A surge of digital entertainment jobs in Los Angeles County is being credited for a jump in payroll numbers last year.
An Encino lawmaker is leading an effort in Sacramento to allow drivers to “carry” their license on their smartphone.
A Louisiana-based billboard company fighting digital advertising laws in Los Angeles has announced plans to use its billboards to support candidates in the upcoming city election, according to a report Wednesday.
Alta Editions has pulled together a gourmet list of e-cookbooks from some of the top chefs and food photographers on the internet.
Protestors were expected to be on hand Tuesday evening for a City Council vote on whether to allow the installation of electronic billboards on freeways in Santa Clarita.
Disney Interactive, a video game and digital media subsidiary of The Walt Disney Co., is eliminating about 700 jobs, according to reports Thursday.
Education is the foundation of the digital economy in Los Angeles.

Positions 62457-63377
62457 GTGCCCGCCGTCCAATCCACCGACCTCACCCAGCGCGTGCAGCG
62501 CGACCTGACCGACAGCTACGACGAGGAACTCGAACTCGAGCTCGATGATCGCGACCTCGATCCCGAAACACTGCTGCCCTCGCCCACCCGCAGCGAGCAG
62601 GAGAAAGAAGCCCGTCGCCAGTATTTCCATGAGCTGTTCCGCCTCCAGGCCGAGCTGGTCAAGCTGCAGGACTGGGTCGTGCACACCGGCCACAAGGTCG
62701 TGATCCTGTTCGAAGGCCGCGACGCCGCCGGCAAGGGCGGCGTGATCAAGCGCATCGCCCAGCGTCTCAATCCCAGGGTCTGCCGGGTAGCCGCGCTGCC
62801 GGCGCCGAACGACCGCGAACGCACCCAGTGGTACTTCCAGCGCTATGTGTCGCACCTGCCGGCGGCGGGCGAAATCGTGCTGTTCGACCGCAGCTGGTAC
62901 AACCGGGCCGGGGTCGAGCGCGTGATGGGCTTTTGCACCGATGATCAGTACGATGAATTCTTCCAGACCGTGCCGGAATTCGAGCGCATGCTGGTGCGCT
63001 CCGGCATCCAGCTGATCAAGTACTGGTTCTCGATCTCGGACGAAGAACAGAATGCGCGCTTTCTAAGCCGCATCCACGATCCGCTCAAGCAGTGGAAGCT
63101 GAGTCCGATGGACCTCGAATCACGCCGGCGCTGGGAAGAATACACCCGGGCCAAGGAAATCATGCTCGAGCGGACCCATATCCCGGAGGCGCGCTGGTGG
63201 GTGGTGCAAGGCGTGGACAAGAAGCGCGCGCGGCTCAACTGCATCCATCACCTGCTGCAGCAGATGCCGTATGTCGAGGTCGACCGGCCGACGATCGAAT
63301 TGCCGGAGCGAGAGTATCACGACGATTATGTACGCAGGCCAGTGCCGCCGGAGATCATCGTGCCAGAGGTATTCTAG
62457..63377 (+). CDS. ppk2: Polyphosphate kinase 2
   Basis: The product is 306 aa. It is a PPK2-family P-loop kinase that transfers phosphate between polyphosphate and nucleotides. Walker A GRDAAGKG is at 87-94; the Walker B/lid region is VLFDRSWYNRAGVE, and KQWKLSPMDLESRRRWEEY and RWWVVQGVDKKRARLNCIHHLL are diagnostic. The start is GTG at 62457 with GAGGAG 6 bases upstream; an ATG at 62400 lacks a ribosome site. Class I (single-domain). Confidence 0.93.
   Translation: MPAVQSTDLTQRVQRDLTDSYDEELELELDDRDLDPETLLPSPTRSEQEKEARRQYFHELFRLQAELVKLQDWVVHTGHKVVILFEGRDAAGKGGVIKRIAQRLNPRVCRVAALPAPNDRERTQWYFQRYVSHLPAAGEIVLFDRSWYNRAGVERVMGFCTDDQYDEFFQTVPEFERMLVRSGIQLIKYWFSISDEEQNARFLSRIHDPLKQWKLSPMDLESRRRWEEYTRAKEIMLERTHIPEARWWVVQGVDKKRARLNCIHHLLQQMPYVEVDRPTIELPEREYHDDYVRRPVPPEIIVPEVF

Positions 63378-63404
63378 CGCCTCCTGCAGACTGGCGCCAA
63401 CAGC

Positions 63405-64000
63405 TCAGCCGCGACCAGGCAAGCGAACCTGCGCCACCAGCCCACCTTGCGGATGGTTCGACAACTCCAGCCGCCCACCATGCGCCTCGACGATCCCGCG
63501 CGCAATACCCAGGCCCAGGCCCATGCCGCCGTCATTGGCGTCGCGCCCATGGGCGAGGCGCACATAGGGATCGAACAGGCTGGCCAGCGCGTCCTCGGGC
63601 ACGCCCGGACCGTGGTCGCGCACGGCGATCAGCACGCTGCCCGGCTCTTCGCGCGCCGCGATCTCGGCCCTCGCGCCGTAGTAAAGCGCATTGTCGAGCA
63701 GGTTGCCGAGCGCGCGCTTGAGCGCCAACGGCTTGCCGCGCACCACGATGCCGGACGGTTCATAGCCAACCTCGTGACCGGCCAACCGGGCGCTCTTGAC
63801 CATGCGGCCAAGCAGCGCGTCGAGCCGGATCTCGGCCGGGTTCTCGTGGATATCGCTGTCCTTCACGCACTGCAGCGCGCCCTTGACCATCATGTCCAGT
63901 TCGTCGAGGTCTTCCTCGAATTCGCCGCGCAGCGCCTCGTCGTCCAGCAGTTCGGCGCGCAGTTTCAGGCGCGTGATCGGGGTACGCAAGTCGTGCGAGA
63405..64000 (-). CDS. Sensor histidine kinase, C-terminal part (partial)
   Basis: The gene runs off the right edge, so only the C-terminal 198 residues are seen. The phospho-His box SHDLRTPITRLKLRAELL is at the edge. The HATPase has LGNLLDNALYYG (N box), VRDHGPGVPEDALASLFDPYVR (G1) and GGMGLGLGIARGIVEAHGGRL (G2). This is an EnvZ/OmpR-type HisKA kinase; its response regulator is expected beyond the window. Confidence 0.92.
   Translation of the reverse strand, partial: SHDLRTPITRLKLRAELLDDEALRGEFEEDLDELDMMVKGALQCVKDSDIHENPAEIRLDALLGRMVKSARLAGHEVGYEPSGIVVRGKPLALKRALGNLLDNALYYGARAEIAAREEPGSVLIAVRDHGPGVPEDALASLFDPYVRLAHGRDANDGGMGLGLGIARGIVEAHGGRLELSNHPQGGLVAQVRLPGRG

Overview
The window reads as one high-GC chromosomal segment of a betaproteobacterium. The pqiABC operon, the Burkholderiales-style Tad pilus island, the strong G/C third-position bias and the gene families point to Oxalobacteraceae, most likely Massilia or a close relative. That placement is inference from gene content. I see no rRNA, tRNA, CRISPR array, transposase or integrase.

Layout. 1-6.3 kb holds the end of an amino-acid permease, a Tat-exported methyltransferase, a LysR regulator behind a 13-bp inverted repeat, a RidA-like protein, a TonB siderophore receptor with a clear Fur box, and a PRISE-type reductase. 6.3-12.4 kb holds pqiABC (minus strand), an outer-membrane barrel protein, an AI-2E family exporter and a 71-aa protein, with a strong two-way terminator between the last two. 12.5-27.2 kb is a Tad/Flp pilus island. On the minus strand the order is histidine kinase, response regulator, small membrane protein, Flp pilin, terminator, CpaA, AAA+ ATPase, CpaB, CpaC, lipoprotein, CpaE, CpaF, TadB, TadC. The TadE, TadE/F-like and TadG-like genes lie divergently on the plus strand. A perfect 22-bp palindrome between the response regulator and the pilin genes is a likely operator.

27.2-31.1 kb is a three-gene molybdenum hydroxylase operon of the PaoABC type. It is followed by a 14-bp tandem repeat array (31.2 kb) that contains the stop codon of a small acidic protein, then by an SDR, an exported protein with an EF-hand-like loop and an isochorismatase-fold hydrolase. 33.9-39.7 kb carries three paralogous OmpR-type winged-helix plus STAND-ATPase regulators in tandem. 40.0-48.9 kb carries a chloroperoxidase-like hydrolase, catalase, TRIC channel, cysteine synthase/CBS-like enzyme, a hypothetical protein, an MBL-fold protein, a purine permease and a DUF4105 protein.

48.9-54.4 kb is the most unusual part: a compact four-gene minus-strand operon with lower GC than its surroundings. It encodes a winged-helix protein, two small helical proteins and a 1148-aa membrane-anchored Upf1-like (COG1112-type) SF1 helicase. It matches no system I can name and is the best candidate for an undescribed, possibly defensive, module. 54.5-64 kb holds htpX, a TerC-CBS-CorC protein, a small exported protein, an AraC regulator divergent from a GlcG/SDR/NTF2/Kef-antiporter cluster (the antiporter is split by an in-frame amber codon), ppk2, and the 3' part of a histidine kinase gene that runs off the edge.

Digital billboards within the city of Los Angeles could be going dark, at least temporarily.
Hundreds of digital billboards throughout the Southland will have to come down after a state appellate court struck down an agreement between the city and two major billboard companies.
Newsweek, a magazine first published in 1933, will publish its last print edition in December and go all-digital in 2013, it was announced Thursday.
City lawmakers on Tuesday inched closer toward finalizing an agreement to bring more digital billboards – and more revenue – to the city of Los Angeles.
Many parents are finding their toddlers, in their words, “addicted” to the iPad in a way that differs from other playthings or even the ubiquitous television set.
Author J.K. Rowling announced Thursday that her seven Potter novels will be sold as e-books starting in October, ending the boy wizard’s status as one of the highest-profile holdouts against digital publishing.
The Facebook For Educators Guide was launched Wednesday and is available for free download in the Facebook Family Safety Center.
A federal judge has ruled that the new incarnation of Death Row Records does not have the rights to sell Dr. Dre’s iconic rap album “The Chronic” digitally.